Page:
NPR has a fascinating report on China which involves collectivism and the virtue of the profit-motive. From the report:
In 1978, the farmers in a small Chinese village called Xiaogang gathered in a mud hut to sign a secret contract. They thought it might get them executed. Instead, it wound up transforming China’s economy in ways that are still reverberating today.
The contract was so risky — and such a big deal — because it was created at the height of communism in China. Everyone worked on the village’s collective farm; there was no personal property.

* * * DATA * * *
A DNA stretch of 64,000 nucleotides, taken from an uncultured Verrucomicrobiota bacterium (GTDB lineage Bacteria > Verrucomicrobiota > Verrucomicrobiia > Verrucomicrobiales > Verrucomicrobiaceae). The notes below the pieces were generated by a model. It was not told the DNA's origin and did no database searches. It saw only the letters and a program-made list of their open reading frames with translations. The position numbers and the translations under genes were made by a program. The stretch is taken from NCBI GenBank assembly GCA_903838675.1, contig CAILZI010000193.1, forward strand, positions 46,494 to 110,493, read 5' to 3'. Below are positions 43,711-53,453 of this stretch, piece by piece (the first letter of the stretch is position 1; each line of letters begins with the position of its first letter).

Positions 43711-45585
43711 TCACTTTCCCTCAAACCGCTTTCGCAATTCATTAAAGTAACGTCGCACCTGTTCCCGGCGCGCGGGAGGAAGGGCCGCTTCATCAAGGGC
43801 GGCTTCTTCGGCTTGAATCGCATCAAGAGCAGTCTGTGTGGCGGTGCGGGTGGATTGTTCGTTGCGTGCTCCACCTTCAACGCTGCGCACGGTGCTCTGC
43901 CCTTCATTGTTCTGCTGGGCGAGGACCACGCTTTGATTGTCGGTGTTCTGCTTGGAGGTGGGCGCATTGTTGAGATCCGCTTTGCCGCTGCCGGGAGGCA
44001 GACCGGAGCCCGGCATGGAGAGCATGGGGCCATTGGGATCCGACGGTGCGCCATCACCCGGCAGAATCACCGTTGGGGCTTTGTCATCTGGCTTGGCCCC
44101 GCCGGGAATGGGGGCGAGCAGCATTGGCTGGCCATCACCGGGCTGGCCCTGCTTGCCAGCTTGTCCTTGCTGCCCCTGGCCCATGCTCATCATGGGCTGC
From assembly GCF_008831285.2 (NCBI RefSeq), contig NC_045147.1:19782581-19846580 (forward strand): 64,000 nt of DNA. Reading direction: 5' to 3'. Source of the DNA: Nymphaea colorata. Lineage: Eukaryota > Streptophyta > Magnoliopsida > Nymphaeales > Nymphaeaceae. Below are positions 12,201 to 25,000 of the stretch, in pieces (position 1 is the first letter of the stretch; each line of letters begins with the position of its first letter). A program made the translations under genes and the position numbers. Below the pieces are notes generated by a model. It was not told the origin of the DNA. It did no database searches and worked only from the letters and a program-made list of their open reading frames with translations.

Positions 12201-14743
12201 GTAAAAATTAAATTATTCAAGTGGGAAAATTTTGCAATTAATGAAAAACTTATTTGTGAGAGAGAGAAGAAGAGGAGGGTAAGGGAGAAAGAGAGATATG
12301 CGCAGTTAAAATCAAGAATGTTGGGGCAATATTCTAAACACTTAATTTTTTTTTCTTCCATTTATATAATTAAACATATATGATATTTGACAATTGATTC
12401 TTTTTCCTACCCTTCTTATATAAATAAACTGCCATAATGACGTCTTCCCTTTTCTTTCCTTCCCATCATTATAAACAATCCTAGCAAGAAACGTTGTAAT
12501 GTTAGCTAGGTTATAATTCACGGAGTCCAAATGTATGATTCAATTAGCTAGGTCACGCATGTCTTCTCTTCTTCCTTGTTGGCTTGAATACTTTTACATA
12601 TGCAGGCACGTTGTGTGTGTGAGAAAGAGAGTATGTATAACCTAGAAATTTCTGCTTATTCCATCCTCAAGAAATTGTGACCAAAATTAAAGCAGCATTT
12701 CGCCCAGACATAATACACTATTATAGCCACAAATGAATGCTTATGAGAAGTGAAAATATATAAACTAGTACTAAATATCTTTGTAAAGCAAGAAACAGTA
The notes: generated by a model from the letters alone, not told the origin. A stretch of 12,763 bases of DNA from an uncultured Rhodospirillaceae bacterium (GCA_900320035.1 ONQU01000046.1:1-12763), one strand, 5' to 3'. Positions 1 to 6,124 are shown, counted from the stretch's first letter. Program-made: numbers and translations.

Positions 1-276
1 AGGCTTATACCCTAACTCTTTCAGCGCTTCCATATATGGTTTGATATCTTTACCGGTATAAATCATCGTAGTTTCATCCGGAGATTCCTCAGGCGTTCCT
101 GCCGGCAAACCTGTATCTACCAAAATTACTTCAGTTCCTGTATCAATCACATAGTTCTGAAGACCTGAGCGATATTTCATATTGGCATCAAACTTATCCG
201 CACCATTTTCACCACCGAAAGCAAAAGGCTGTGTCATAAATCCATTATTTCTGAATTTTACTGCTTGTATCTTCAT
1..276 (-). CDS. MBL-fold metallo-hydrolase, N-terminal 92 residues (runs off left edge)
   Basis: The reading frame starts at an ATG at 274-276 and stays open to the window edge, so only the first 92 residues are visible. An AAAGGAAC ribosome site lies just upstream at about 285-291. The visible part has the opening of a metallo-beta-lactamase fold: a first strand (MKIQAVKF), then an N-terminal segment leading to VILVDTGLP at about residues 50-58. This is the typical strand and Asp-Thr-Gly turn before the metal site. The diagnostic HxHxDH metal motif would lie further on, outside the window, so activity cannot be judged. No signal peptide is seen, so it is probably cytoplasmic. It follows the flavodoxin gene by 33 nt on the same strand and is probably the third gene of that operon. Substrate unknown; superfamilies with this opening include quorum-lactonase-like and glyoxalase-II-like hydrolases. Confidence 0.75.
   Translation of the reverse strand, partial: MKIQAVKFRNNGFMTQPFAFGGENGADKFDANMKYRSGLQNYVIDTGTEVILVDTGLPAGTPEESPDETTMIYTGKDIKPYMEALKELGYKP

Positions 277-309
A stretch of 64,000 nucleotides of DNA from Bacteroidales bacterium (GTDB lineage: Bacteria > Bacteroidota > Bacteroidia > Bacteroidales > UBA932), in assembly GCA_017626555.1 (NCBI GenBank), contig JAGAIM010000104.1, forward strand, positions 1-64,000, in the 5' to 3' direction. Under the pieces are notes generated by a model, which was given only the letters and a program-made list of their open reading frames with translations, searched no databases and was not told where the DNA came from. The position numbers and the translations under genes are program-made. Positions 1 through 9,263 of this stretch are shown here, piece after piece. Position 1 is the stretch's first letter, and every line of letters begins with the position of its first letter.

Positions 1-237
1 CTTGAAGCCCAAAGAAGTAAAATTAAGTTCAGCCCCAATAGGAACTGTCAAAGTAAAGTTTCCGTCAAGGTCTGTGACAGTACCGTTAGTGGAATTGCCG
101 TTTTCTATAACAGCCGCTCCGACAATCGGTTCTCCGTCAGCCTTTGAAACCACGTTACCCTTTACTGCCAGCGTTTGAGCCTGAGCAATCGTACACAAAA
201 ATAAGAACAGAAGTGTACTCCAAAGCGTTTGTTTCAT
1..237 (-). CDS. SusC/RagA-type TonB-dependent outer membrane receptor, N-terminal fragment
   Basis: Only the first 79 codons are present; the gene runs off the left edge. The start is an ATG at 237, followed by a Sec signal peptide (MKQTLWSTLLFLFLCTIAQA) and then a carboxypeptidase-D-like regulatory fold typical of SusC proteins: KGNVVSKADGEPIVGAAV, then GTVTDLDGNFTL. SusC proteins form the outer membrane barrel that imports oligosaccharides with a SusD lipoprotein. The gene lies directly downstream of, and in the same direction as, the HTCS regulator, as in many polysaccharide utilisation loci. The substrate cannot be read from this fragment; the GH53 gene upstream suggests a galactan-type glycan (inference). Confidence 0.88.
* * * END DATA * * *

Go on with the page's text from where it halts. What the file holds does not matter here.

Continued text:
“Back then, even one straw belonged to the group,” says Yen Jingchang, who was a farmer in Xiaogang in 1978. “No one owned anything.”
At one meeting with communist party officials, a farmer asked: “What about the teeth in my head? Do I own those?” Answer: No. Your teeth belong to the collective.
In theory, the government would take what the collective grew, and would also distribute food to each family. There was no incentive to work hard — to go out to the fields early, to put in extra effort, Yen Jingchang says.
“Work hard, don’t work hard — everyone gets the same,” he says. “So people don’t want to work.”
They defied the system and made a secret contract to practice capitalist principles. The result was fantastic. “At the end of the season, they had an enormous harvest: more, Yen Hongchang says, than in the previous five years combined.”
Their self-interested work was creating abundance and prosperity; The Communist Party took notice.